Also, I guess I should ask specifically, if it the clutch plates were truly seized up, is this something the average joe (me) should attempt to open up and work myself and how complicated could it get? I'm also working on a budget, the asking price on the bike right now is $2500 and is right at the limit of my budget, whatever amount I would drop my offer by would have to be enough to cover my expenses of getting it running. Thanks guys!
 

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I was at D.O.D #1!
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I know they sell kits with replacement plates and springs. I do not know how much they go for. You will probably have to find a dealership to get one.

I also have no idea how much work is involved, but I would recommend getting the kawasaki service manual. It has helped a ton with the work that I have done on my bike.
 

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Machinist For Sale/Rent
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99% probability you do not need to replace the clutch. Buy it for cheap with the seized clutch.
Take it home, where the seller can't watch. Start the bike up and let it run just idling long enough for the fan to cycle at least once or so, to make sure it is up to operating temp. Shut the bike off, put it in first or second gear, pull the clutch in and rock it back and forth the limit of however far it will let you without turning the engine over by doing this. If it don't break free then consider doing the clutch replacement
 

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I have an 01 Vulcan 800 classic that does the same thing. I just hold the clutch in and rock the bike back and forth until it rolls freely. Then I start it up and drive away. Like what Mcwrath said, it is a "temporary" thing. Temporary means every morning, after I break it loose it is fine the rest of the day.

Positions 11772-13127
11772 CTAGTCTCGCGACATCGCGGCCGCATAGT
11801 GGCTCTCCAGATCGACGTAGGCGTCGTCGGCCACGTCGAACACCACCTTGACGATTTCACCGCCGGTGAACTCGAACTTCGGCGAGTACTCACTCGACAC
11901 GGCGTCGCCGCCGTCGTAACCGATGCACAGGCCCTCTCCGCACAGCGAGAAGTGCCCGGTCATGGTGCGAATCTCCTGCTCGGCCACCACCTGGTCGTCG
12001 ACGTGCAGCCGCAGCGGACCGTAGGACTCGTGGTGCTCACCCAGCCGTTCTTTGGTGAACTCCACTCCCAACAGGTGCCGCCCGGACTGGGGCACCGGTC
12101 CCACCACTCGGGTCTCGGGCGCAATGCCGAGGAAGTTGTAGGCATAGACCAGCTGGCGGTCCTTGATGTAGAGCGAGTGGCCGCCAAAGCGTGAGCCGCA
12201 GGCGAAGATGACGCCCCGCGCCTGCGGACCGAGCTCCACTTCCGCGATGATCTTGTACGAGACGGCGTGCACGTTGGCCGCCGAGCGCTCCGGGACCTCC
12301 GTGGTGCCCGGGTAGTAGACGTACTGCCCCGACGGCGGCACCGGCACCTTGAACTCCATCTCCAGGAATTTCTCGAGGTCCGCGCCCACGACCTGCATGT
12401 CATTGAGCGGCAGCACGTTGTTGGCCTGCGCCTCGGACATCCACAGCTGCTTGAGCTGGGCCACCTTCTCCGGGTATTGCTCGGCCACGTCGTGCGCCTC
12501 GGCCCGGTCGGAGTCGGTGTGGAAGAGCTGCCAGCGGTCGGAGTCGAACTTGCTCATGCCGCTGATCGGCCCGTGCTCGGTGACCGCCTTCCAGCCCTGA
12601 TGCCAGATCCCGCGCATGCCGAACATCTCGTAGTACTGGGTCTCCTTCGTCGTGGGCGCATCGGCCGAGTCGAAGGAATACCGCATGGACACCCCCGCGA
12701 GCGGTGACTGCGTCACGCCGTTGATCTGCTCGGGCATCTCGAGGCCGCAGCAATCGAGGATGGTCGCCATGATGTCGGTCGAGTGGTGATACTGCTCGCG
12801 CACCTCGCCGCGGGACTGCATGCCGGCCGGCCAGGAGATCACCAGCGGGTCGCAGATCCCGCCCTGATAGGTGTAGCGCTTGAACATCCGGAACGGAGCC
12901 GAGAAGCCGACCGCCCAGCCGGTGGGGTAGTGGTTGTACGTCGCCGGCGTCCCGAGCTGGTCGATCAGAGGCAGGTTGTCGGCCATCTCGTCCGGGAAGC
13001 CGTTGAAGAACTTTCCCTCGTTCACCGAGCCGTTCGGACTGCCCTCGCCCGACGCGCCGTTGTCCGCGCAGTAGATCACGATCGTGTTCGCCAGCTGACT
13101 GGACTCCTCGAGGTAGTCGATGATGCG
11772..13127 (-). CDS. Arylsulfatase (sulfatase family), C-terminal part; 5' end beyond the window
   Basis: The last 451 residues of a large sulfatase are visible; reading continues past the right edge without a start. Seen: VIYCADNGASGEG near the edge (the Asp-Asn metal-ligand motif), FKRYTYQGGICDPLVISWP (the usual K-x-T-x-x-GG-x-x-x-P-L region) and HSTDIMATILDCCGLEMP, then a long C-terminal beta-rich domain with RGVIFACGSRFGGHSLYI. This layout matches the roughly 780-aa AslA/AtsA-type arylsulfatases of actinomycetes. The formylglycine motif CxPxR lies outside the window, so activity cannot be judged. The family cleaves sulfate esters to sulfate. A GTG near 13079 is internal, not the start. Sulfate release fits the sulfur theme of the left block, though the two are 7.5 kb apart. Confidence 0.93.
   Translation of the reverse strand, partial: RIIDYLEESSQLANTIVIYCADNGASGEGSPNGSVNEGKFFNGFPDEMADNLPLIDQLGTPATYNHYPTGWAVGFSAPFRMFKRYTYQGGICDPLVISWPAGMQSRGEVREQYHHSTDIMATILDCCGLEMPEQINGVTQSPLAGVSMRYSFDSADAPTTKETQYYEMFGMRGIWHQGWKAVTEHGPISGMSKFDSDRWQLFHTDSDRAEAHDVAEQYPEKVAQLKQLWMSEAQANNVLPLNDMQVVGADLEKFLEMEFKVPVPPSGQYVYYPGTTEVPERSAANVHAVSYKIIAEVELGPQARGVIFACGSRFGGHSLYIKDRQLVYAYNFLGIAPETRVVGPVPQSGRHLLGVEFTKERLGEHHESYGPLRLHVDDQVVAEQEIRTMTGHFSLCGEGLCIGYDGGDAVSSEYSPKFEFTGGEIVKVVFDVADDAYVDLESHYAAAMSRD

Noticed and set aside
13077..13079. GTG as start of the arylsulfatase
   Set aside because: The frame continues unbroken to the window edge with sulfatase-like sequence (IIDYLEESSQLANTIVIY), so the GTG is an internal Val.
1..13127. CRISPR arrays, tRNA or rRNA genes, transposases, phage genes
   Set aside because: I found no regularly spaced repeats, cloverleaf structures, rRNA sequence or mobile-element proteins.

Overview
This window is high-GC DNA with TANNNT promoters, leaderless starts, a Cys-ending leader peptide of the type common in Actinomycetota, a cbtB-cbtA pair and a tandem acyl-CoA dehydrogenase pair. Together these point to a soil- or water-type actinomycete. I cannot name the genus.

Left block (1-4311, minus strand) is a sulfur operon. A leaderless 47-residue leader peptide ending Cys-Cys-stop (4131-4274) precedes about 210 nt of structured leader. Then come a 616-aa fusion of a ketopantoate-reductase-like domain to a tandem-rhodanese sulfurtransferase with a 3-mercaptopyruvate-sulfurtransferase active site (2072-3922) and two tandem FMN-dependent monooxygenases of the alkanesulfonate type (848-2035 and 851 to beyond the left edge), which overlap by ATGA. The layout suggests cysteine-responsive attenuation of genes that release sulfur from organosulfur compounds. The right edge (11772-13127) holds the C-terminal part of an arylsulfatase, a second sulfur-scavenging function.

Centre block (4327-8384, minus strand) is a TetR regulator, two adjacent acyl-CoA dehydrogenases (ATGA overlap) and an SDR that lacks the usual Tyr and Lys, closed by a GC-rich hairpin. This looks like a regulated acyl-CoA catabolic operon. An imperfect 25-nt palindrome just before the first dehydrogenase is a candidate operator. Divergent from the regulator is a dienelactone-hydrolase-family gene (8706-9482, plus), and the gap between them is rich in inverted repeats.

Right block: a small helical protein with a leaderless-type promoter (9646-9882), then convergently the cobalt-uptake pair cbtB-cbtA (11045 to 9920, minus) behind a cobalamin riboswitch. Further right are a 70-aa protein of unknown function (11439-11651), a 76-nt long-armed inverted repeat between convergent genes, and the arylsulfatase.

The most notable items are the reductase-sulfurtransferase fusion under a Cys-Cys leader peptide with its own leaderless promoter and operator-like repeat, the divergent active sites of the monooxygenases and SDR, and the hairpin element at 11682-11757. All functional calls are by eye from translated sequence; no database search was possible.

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Nobody Home
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The plates can stick together when the bike sits. Sometines the steel plates will rust really sticking them together. A couple things can help unstick them.

Put the bike in gear (engine off) and with the clutch pulled in VIGOROUSLY rock the bike forward and back.

Starting it and letting it idle with the clutch pulled in will sometimes allow them the work loose.

If those dont work get a friend to help push. Put the bike in gear, hit the starter and have your buddy push. Ride it with the clutch pulled in and give it a chance to break loose. After you get it broke loose, ride it enough to get the oil up to temp and change it.

You can do the same thing by, engine running, getting the bike rolling (you buddy pushing or a hill is handy) and drop it in gear and ride. No different really than riding your bike home with a broken clutch cable.

I've only seen one bike that one of the above wouldn't get the clutch broke loose and on it the steel plates were massive rust from sitting.